One's reaction to the gospel will always be one of three ways:

   * Rejection ("some mocked")

   * Reluctance ("others said, we will hear you again on this matter")

   * Reception  ("some men joined him and believed")

In Athens, people such as Dionysius and Damaris exemplified the proper
response; are you willing to imitate their example?

Executable Outlines, Copyright © Mark A. Copeland, 2011

From Mark Copeland.. Two Households At Philippi (Acts 16:6-34)

                   "CONVERSIONS IN THE BOOK OF ACTS"

                  Two Households At Philippi (16:6-34)


1. With "The Conversion Of Cornelius", we were introduced to an event
   that was not uncommon in the early church...
   a. A situation where an entire family, or household, was converted
   b. We have three similar cases recorded in Acts
      1) The conversion of Lydia and her household - Ac 16:15
      2) The conversion of the Philippian jailer and his household
         - Ac 16:33-34
      3) The conversion of Crispus and his household - Ac 18:8

2. Such households likely consisted of both family and servants...
   a. Cornelius sent two of his household servants to Peter - Ac 10:7
   b. He had gathered his family as well as friends to hear Peter 
      - Ac 10:24,33
   -- Some wonder whether such families included infants as well, and 
      if so, were they were baptized too

3. As the gospel spread to Europe, the first two examples of conversion
   involved "Two Households At Philippi"
   a. With the conversion of Lydia - Ac 16:11-15
   b. With the conversion of the Philippian Jailer - Ac 16:25-40

[As we continue our study in the book of Acts, we shall examine both of
these examples in this lesson, to glean whatever we can about 
conversion, including the issue of "infant baptism".

Let's first consider...]


      1. Paul and his travel companions had been making their way 
         through modern day Turkey, with the Spirit limiting their 
         options - Ac 16:6-8
      2. Paul has a vision of a man of Macedonian pleading, "Come over
         to Macedonia and help us" - Ac 16:9
      3. Taking the vision as a sign that the Lord wanted them to go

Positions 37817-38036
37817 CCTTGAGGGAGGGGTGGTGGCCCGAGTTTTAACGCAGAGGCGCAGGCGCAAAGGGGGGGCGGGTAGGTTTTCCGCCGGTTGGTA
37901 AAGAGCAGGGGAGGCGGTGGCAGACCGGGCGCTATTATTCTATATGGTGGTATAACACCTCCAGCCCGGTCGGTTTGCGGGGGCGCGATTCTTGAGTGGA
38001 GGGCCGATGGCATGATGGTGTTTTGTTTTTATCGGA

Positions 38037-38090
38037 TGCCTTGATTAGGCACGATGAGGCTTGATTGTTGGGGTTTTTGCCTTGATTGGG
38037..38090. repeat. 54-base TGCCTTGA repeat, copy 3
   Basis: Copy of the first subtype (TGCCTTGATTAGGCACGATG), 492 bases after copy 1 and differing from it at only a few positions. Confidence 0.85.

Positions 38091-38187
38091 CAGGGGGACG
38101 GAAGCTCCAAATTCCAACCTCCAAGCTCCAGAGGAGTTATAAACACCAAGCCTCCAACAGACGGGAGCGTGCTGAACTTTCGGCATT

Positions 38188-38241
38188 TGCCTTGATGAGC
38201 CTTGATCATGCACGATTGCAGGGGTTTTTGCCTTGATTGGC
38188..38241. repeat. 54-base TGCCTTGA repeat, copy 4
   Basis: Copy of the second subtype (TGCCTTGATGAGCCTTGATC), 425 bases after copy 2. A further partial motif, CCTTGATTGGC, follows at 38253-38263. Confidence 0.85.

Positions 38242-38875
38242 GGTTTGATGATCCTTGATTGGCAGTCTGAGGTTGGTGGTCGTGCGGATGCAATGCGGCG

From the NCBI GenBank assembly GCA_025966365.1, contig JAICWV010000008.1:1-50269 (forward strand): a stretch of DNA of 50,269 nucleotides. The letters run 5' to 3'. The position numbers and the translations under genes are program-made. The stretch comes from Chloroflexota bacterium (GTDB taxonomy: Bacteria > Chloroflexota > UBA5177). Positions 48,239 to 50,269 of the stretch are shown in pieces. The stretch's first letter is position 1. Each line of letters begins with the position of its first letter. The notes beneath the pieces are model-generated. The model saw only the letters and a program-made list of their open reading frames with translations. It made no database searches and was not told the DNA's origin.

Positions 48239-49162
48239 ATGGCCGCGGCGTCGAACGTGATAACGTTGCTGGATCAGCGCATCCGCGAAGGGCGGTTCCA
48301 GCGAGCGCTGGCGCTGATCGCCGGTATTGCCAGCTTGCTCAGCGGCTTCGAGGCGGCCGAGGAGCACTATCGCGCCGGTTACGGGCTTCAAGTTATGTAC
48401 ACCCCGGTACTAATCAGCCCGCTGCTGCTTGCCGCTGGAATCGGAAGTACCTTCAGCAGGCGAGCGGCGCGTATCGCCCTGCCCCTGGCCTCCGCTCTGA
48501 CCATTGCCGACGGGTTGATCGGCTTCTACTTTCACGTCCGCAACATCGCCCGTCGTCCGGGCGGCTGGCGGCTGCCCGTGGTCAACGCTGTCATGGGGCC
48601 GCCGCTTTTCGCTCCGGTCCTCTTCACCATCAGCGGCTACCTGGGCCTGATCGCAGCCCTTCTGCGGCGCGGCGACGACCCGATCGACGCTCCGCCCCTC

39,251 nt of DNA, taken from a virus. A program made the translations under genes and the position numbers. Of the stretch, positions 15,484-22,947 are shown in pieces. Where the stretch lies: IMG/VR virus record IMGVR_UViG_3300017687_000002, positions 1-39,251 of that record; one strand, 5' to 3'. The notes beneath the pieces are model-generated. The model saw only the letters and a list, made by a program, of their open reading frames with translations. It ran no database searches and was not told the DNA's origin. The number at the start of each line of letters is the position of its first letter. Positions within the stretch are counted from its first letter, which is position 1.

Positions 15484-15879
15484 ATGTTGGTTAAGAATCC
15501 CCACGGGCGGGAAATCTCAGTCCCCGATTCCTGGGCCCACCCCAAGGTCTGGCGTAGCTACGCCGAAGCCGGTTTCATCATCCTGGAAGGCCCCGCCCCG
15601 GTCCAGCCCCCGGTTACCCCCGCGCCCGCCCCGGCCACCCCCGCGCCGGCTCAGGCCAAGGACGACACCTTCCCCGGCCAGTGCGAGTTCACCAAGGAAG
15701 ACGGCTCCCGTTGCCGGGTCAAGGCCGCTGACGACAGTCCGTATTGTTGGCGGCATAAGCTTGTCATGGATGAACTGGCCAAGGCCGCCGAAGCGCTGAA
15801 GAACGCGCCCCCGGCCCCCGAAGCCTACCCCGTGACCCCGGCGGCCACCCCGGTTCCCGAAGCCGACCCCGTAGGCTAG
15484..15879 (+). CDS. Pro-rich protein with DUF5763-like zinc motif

there, they travel to Philippi (a chief city of Macedonia) 
         - Ac 16:10-12

      1. Paul and his companions go down to the riverside on the 
         Sabbath - Ac 16:13
         a. It was Paul's custom to find a synagogue and on the Sabbath
            to reason with Jews about Christ - cf. Ac 17:1-3
         b. Evidently there were not that many Jews in Philippi, and no
         c. But at least there were some women who met at the river to
      2. Paul speaks to them, and Lydia heeded his word - Ac 16:14
         a. She was evidently a successful business woman, yet one who
            worshipped God
            1) Her name is Greek, perhaps a convert to Judaism
            2) From Thyatira, she was seller of purple dye
         b. The Lord "opened her heart" to heed the things spoken by
            1) In what way the Lord opened her heart is not stated
            2) But she had "heard" what Paul was speaking (cf. Ac 16:
               13c,14a), and we know that "faith comes by hearing the
               word of God" - Ro 10:17
            3) Through the gospel, then, one's heart can be opened to
               be receptive
         c. She was willing "to heed the things spoken by Paul"
            1) I.e., to do or obey whatever Paul had said
            2) We can infer from what follows that it included baptism
      3. Lydia and her household are baptized - Ac 16:15

      1. Once again we see things gleaned from earlier examples of 
         a) Very religious people are being receptive to the gospel 
            - Ac 2,3,8,9,10
         b) Baptism occurs immediately, after hearing just one lesson
            - Ac 2,8,10
      2. In begging Paul and his companions to stay with her, she asks
         "If you have judged me to be faithful to the Lord..."
         a) What evidence was there to determine whether she was 
         b) At the very least, there was her willingness to be 
      3. Did her "household" include infants?
         a. Proponents of infant baptism often appeal to the example of
            a "household" being baptized as evidence of infant baptism
            in the early church
         b. They say it is plausible to assume infants were present, 
            but is that the case here?
            1) Lydia was a businesswoman, with no mention of a husband
            2) She was from Thyatira, possibly in Philippi only on
               business (though she did have a home)
         c. We can just as easily assume that her household was made up
            of servants, or at the least, children old enough to travel
         -- The burden of proof rests upon those seeking to support 
            infant baptism, and the evidence in this case simply isn't 

[From the example of one who was evidently a truth-seeker, we now turn
to the conversion of one who appears to have "stumbled" onto the 


      1. Paul exorcises a spirit of divination from a slave girl 
         - Ac 16:16-18
      2. Her masters have Paul and Silas beaten and imprisoned 
         - Ac 16:19-24

      1. Events leading to the jailer's conversion - Ac 16:25-29
         a. Paul and Silas are singing in prison at midnight, with 
            others listening
         b. An earthquake shakes loose the doors and everyone's chains